In the drama of the storytelling the terrible consequences of not taking risks by the third person are also an exaggeration for the purpose of making a point.  The deep disappointment from the man in charge reflects the raw emotion Jesus was seeking to instil in his hearers, all the way down to us.   How sad it is to see someone who is entrusted with something extraordinary and they waste the gift!  It stagnated.  If you think money can’t stagnate look at what you could buy with $20 forty years ago and look at what you can buy with the same amount today.  But it wasn’t about money. It was never about the money.

This is about faithfulness to the extraordinary gift placed in us, with trust and love and hope.

When you first heard the message about how much you are loved by God, how old were you?  When you first realised that the events of the Bible are about how far God goes to show that love for you, where were you in your life?  When you first connected the dots about how the value which God sees in you is an extraordinary blessing which opens your eyes to recognise the same value in each person around us, how dramatically did that stop you in your tracks?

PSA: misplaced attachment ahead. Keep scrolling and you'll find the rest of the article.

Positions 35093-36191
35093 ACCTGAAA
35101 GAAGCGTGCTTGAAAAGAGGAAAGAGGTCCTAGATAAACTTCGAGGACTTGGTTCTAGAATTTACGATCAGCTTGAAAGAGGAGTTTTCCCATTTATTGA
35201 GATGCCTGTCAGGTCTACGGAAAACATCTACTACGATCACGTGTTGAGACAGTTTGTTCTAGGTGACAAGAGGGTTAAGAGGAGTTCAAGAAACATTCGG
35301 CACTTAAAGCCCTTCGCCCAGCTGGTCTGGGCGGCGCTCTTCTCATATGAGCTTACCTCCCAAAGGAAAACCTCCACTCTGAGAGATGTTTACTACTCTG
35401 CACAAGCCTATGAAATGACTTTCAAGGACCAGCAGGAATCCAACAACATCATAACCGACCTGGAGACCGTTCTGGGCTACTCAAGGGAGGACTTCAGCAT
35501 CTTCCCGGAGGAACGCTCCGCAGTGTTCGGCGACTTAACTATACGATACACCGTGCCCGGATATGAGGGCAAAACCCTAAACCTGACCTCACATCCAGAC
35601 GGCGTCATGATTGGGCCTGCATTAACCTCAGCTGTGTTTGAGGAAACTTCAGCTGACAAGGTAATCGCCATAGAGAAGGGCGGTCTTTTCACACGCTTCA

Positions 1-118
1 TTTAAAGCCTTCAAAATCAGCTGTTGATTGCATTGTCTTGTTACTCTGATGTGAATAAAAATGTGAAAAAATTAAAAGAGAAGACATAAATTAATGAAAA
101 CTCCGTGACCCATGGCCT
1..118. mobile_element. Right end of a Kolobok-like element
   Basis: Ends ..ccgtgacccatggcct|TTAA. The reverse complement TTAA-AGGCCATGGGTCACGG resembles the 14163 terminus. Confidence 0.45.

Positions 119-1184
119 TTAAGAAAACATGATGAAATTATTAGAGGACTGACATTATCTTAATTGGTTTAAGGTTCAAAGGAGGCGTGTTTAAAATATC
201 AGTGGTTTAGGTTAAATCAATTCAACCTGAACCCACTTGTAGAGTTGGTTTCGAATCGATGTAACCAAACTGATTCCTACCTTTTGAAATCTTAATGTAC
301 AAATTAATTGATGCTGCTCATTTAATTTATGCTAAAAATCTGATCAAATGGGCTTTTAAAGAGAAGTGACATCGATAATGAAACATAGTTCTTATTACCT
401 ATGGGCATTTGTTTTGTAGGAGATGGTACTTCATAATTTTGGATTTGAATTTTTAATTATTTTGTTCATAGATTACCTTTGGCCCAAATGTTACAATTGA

The good news, the love and hope and trust that God shows you and calls you, and all of us, to live is a gift far more valuable than 20, 40 or even 100 years of wages.

What have we each done with the gift?  Over time, for some reason, has that gift become dusty because it has been buried or hidden?

The invitation of this parable is that we live in the middle times.  We are not looking back at a completed story.  We are in the middle of it!!  The kingdom of God is around us, behind us, and still unfolding and the story is not yet over.  It is not too late to dust off the talent, dig it up from its hiding place and let it loose.

None of Jesus’ parables are about condemnation.  They are always about invitation and realisation and expressions of hope, charged with drama and extravagant imagery.

So how do we let this parable touch us, stir our hearts, fire us up?  Recall that time when you first realised how much God loves you, or if that realisation has not yet smacked you in the face with sheer joy, let it in!  Know that you ARE loved, deeply, passionately.  Letting that love be the core of your living is what makes life extraordinary and deeply blessed.  Recall and refresh and let that bubble up inside you.

Dust off your talent and let it shine.


Paul Mitchell.

2020.11.15 24th Sunday after Pentecost